Using envy as insight

using envy as insight

I recently finished reading Susan Cain’s excellent book: “Quiet: The Power of Introverts in a World That Can’t Stop Talking”. The book was thought-provoking and there were a couple of sentences that made me sit back and reflect: “Jealousy is an ugly emotion, but it tells the truth. You mostly envy those who have what you desire.” I guess it sounds obvious when you hear it, but it’s been an emotion I’ve always tried to ignore versus using it as insight.

“Jealousy is an ugly emotion, but it tells the truth. You mostly envy those who have what you desire.”

Susan Cain (Quiet: The Power of Introverts in a World That Can’t Stop Talking)

Healthy vs unhealthy envy

Not all types of envy are useful though. Chasing material goals fueled by envy won’t end well. We sometimes think new shiny things make us happy. When they don’t, we just seek more of them. Other examples of unhealthy envy can be driven by social or societal pressures. Envy should be tapping into something intrinsic. Pillars of happiness are defined differently depending on what self-help book you read; here are the 4 that work for me:

  1. Health: without health we have nothing
  2. Wisdom: we are learning animals
  3. Experiences: memories make us who we are
  4. Relationships: we are social creatures

Things that have made me envious

When overhearing people’s fun weekends at the office, it felt annoying but it was envy. I never liked being asked on a Monday what I’d been up to as I rarely had much to say. I’m envious of friends that have busy weekend calendars with activities planned months ahead.

It’s worth pointing out that “getting drunk” (which is a national pastime in the UK) isn’t an envious activity in my book. Continuing on the activities theme, I also get envious when hearing about activity holidays when I can’t do the activity, for example, surfing or skiing.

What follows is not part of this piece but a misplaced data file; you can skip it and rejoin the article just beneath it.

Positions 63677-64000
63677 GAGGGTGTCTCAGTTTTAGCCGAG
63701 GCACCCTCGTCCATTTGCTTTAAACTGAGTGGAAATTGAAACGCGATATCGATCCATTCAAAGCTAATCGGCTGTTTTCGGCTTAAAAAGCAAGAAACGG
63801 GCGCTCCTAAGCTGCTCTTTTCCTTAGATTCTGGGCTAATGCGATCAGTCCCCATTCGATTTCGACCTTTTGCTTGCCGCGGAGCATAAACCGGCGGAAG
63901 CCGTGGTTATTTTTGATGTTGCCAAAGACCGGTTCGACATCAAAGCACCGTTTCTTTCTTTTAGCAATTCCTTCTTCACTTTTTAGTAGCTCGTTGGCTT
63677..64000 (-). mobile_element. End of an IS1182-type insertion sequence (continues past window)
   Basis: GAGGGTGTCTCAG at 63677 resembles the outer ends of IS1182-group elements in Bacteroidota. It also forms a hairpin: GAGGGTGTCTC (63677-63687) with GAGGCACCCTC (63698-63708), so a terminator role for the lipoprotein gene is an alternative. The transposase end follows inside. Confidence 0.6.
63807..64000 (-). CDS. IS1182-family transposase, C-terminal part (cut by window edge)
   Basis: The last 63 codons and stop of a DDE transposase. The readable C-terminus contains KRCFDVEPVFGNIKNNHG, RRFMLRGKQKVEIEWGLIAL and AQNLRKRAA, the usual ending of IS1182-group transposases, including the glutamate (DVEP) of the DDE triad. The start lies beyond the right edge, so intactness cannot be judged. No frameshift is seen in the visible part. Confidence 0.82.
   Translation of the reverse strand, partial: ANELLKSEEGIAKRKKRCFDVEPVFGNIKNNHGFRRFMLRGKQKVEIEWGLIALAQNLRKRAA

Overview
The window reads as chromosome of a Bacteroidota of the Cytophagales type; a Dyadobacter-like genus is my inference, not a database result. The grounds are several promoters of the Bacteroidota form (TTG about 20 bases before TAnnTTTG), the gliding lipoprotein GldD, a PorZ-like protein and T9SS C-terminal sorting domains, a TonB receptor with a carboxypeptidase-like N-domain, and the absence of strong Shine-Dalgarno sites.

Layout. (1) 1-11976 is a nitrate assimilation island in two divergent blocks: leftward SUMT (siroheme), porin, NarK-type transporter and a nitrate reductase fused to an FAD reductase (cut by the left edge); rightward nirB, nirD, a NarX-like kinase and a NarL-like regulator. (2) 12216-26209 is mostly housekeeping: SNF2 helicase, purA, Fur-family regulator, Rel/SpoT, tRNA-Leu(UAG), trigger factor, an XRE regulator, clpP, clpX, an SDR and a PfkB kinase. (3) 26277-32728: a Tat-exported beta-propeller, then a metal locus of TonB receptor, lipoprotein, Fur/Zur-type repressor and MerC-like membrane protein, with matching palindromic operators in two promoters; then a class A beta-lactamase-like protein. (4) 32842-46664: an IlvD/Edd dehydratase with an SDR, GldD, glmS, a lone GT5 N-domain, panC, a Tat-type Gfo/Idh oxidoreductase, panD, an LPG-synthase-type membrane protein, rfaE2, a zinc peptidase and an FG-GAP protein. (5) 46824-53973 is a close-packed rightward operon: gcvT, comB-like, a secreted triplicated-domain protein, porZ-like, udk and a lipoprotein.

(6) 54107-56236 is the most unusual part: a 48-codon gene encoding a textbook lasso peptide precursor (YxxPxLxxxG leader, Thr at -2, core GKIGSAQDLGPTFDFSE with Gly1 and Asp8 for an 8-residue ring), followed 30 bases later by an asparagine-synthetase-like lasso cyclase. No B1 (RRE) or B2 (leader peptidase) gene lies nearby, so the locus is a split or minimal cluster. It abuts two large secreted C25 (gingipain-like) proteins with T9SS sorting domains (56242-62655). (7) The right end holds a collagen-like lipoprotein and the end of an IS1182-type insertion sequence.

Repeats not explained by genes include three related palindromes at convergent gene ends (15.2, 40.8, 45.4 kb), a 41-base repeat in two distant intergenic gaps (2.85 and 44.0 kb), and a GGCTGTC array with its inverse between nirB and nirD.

Simple solution

The last few weeks I’ve been making better use of my weekends. I’ve been experimenting with different activities (even if I think I won’t like them!). This morning I’m off to a yoga class. Already, I’m starting to look forward to the “what did you get up to at the weekend?” question on a Monday.

What’s made you envious recently?

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3 thoughts on “Using envy as insight

  1. This is a really interesting article – I definitely feel that pressure too when people ask what I did at the weekend or during time off. The pressure I feel also kind of annoys me too though because it doesn’t seem to be acceptable to not be constantly doing things or doing things that are not fun enough!
    A friend recently told me about this pressure too and she said that on some weekends it feels like she is ‘creating content’ at the weekend (doing things she isn’t interested in) just to have something to talk about on a Monday!

    1. Thanks Hannah.

      Yeah, being busy (work and leisure) has become a status symbol. I’m sure there’s a saying that: there’s nothing wrong with doing nothing if you enjoy it. I’d agree with this, it’s probably only a problem if that’s all you do! It’s good to have time to relax and reflect.

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